The founding director of the Stanford Center on Longevity predicted recently that most members of the Los Altos Morning forum audience would sail into their 80s and 90s, and some into their 100s.
Laura Carstensen, Ph.D., discussed “A Long, Bright Future” in her Oct. 2 presentation, noting that in the 1800s, life expectancy was in the mid-30s. Today it has more than doubled to age 78.
Because fertility rates dropped in the latter half of the 20th century, Carstensen forecast that by 2015, there will be more people older than 60 than under 15. In Japan, 28 percent will be older than 60 by 2030, and 16 percent of Europe’s population will be older than 65.
Carstensen, a Los Altos resident, said researchers don’t know how long people could survive under ideal conditions, such as curing all diseases and eliminating accidents and environmental toxins, but it could be up to 122. A French woman died in 1997 at age 122.
Another trend, Carstensen said, is that survival is increasing at a younger age because fewer babies and children are dying before adulthood.
“For the first time, the vast majority of babies are growing old,” she said.
Carstensen attributed the longevity to the fact that scientists have discovered the origins of diseases, vaccinated babies, pasteurized milk, purified waterways, brought refrigeration into homes and removed garbage to halt the spread of contagious diseases. Legislators have passed child labor laws, introduced public education in every state and promoted good nutrition. She said this means that now it is possible for six generations to be alive at the same time.
According to Carstensen, many older people are thriving – they are generally happy, emotionally stable, healthy, engaged and capable. Demographers originally thought people would naturally become sick as they aged, she said, but today’s 69-year-old person is the equivalent of 59. In fact, she added, people decline only just before they die.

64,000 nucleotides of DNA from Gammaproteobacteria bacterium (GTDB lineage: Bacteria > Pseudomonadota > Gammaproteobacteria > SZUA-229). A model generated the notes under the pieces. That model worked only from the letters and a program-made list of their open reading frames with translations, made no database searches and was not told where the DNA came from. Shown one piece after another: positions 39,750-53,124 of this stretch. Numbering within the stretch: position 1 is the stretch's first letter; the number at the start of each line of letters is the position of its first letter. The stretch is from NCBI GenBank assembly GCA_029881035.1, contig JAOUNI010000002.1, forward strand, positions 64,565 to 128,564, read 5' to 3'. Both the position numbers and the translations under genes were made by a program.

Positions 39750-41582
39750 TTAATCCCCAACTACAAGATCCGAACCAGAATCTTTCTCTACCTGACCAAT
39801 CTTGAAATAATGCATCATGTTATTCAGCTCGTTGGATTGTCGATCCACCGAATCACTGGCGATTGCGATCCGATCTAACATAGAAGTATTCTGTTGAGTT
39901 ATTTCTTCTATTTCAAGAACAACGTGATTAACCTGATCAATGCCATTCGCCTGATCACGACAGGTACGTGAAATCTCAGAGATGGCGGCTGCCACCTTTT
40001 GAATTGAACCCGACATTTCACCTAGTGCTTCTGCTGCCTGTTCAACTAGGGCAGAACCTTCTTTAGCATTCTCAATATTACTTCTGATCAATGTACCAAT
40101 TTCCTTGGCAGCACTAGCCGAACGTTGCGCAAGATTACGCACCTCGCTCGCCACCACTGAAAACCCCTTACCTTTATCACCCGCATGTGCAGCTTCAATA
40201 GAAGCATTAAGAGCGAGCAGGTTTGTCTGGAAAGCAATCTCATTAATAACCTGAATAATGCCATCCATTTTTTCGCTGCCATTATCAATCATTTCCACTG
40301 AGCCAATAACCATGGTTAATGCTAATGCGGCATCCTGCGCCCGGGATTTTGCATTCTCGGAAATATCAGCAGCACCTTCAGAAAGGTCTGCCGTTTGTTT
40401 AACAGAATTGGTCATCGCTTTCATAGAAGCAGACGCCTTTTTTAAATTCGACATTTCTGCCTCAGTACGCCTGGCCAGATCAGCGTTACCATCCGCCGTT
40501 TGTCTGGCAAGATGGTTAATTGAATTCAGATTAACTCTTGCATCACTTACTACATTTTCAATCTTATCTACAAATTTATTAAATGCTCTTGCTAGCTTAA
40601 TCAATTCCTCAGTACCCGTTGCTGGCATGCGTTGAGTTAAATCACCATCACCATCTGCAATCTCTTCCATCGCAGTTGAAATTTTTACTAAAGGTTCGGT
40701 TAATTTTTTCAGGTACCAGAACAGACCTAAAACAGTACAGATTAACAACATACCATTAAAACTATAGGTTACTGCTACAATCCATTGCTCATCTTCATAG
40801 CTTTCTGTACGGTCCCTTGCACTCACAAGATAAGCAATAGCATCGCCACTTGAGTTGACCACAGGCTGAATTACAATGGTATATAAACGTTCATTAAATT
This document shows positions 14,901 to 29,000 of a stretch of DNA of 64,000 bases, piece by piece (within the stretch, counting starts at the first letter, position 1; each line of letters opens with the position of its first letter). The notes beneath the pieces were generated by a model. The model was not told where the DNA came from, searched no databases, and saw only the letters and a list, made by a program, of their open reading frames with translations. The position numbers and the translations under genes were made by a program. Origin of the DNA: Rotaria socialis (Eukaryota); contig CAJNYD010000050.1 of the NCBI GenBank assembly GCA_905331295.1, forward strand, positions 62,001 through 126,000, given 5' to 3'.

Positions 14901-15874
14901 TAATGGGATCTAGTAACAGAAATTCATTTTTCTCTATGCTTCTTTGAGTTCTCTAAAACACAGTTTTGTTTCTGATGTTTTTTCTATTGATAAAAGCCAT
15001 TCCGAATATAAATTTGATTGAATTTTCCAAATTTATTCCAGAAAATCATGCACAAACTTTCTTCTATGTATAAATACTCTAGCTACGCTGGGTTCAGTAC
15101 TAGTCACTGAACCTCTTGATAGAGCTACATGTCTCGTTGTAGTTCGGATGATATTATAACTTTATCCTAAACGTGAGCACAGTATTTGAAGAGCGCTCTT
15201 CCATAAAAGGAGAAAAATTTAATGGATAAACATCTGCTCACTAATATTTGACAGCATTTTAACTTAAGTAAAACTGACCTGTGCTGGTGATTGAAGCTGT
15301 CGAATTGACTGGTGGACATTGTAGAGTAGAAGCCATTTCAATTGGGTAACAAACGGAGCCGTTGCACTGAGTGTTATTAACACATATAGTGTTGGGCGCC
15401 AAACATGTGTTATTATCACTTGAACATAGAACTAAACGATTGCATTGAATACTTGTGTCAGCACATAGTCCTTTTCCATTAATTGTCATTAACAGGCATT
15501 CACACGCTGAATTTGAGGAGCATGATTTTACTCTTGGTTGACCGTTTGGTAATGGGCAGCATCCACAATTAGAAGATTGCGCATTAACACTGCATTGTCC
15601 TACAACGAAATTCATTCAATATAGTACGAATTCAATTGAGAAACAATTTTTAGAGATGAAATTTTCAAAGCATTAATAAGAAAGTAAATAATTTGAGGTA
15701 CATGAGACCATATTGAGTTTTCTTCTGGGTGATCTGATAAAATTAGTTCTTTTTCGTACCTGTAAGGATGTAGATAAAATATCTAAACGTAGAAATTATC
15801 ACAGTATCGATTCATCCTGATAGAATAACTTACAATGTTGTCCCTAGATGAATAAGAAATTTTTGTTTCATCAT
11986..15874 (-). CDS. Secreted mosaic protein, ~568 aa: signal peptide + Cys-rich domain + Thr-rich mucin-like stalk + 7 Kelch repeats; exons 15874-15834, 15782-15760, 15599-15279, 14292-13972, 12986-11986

“It is not age, per se, but how they live,” she said.
Financial security also helps longevity. Alzheimer’s disease, stroke, osteoarthritis and hearing and vision loss are among the physical contributors to a decline in the quality of life.
Even better news, Carstensen said, is that the potential of science is breathtaking. Once intractable problems can now be overcome with regenerative medicine, molecular biology, pharmaceuticals, genetics and new technology in the home.
Carstensen concluded that the 20th century has given people an extra 30 years of life.
Carstensen is professor of psychology and the Fairleigh S. Dickinson Jr. Professor of Public Policy at Stanford University. For more than 20 years, the National Institute on Aging has supported her research at the Stanford Center on Longevity.
Morning Forum of Los Altos is a members-only lecture series that meets at Los Altos United Methodist Church, 655 Magdalena Ave. For membership details and more information, visit www.morningforum.com.